Worried about how you or your child will perform in NAPLAN?

NAPLAN (standing for National Assessment Program – Literacy and Numeracy) consists of THREE exams:

1. Reading and Writing

2. Language Conventions

3. Numeracy

Previously, Year 9 students were required to reach the minimum standard of a Band 8 in their NAPLAN exams order to qualify for their HSC. If they didn’t reach it right away, they had six more attempts to do so through an online test.

However, Education Minister Rob Stokes announced in February 2018 that rather than tying NAPLAN to the HSC, amidst fears of “unnecessary pressure”, students are instead required to sit a separate online test to demonstrate they are able to meet the minimum standard required to obtain the HSC.

Regardless, that doesn’t mean it’s time to slack off. NAPLAN is still an important check-up, testing some pretty important skills for Year 10, 11 and 12.

This article is the first in a series of three articles breaking down each of the three literacy-based sections of NAPLAN – Reading, Writing and Language Conventions.

Make sure to check out our article on Year 9 NAPLAN Writing here and NAPLAN Language Conventions here!

Year 9 NAPLAN Reading: What to Expect

year 9 naplan

The Reading and Writing Year 9 NAPLAN exam is the FIRST test you will sit. It consists of two sections: Reading and Writing.

In the Reading section, you will be given a separate booklet containing around eight short texts from different text types. These can be anything from a short story extract, poem, magazine article or webpage, amongst others.

You will then be required to complete around 50 short-answer and multiple choice questions based on the texts.

This section is designed to test your reading comprehension skills; that is, how well you have understood the texts you have just read.

But how can I understand the different text types?

Let’s break it down!

NAP has published a set of criteria for each main type of text (narrative, poem, biographical text, information text, persuasive text). You will be assessed on how well you can meet these criteria in responding to the questions.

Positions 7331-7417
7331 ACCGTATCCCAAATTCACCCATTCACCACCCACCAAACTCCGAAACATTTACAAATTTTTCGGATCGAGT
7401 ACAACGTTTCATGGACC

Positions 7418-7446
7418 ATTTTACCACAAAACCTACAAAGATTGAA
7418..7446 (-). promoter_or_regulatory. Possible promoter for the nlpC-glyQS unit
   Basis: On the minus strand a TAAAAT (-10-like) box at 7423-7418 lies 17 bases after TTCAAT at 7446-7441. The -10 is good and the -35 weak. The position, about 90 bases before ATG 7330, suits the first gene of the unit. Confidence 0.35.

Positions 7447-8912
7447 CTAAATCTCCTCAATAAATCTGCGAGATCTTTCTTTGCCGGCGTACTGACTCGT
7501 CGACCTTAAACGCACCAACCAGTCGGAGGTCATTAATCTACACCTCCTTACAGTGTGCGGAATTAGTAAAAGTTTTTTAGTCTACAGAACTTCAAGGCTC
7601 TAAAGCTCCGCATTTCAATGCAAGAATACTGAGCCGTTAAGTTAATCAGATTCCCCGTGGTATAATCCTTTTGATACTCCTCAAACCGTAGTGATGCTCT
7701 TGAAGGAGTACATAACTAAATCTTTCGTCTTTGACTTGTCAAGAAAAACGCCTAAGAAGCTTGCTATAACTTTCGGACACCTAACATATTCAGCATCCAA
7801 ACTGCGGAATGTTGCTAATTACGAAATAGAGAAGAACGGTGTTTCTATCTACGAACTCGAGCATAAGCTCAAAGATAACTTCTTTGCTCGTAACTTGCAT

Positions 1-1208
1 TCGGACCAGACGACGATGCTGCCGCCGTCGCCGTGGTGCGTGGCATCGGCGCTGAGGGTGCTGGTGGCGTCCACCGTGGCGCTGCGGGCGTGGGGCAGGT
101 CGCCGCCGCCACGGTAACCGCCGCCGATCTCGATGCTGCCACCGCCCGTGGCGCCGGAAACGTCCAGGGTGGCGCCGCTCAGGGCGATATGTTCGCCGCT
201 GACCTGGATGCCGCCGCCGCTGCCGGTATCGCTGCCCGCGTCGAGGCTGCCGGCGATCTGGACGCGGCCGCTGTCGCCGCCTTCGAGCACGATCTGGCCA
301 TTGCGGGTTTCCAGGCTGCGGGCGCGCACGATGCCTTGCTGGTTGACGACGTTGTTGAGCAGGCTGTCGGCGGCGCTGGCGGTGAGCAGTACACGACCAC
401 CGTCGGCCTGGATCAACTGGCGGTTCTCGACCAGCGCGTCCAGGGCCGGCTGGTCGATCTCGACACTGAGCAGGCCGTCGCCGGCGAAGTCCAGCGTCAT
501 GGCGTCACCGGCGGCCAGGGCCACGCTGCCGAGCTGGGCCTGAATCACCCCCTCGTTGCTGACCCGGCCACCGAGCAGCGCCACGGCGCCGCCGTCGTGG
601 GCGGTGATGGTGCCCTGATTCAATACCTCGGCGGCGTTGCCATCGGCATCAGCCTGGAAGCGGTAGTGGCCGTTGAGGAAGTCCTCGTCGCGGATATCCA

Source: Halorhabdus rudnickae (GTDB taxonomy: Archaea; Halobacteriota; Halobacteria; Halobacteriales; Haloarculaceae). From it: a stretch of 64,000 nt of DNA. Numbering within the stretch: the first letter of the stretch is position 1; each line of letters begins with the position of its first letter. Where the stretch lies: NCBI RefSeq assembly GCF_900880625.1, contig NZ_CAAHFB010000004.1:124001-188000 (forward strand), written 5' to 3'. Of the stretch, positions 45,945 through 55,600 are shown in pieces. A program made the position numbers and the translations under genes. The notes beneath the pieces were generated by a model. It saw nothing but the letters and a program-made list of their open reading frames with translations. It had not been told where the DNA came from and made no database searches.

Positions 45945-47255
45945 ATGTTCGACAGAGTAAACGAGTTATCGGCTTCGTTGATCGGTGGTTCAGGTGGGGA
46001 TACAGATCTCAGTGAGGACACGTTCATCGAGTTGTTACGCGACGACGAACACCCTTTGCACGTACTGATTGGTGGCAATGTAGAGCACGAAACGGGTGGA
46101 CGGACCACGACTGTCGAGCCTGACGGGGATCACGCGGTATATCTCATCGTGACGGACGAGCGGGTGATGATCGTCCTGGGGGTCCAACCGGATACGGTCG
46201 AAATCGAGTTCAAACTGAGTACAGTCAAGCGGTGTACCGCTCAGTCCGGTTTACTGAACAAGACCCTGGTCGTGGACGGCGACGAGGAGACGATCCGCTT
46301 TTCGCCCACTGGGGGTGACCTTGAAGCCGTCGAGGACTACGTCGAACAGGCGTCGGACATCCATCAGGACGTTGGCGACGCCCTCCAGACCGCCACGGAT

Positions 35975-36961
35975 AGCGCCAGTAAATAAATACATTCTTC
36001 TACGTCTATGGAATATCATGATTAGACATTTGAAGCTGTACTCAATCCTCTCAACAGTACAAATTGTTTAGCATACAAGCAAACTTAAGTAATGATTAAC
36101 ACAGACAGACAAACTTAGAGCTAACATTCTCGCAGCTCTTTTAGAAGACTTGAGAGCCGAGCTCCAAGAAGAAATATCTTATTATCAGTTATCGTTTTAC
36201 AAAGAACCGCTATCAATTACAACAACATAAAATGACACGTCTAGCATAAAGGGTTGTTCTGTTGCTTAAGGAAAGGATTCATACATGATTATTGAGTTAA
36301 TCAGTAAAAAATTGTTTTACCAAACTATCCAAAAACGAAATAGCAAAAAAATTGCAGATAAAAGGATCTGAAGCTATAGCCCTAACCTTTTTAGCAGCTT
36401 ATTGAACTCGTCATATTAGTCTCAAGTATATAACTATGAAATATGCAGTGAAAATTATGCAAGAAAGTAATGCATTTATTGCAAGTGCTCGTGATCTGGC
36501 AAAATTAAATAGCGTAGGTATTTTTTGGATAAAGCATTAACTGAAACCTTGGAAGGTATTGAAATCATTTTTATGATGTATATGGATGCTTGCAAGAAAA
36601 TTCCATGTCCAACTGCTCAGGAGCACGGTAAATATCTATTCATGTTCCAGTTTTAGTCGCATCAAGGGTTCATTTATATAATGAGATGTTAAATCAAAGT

In the next section of this article, we will pull these criteria apart and get to the bottom of what they actually mean for you as the student.

When reading a narrative…

What does it mean?
Locate a directly stated detail This one’s pretty self-explanatory – scan the text to find a specific detail.
Connect ideas across a paragraph or across the text to interpret a description or the motivation of characters. Think holistically to reach a broader understanding of the way something is being described, or why a character acts a certain way.

When we piece together the sentences of a single paragraph or paragraphs across the text, what does this tell us?

Infer the main idea Using what we already know from reading the text, what is its main idea?
Interpret and evaluate a character’s behaviour and attitude Why does a character think and act in a certain way?

Look at the way they talk, the way they are described, the way they interact with other characters, etc.

Interpret dialogue to describe a character What can we learn about this character from their dialogue? What kind of language do they use and why?
Interpret the reasons for a character’s response Based on what we know about the character, why might they respond to a particular person, event or situation in this way?
Connect ideas to interpret figurative language Think holistically when interpreting figurative language – think of the bigger picture. Consider the overall themes and ideas of the story.

What is figurative language? Language that is non-literal, such as metaphors, similes, personification, etc.

Interpret the effect of a short sentence Short sentences might be used for dramatic effect or in moments of heightened tension or emotion, for example.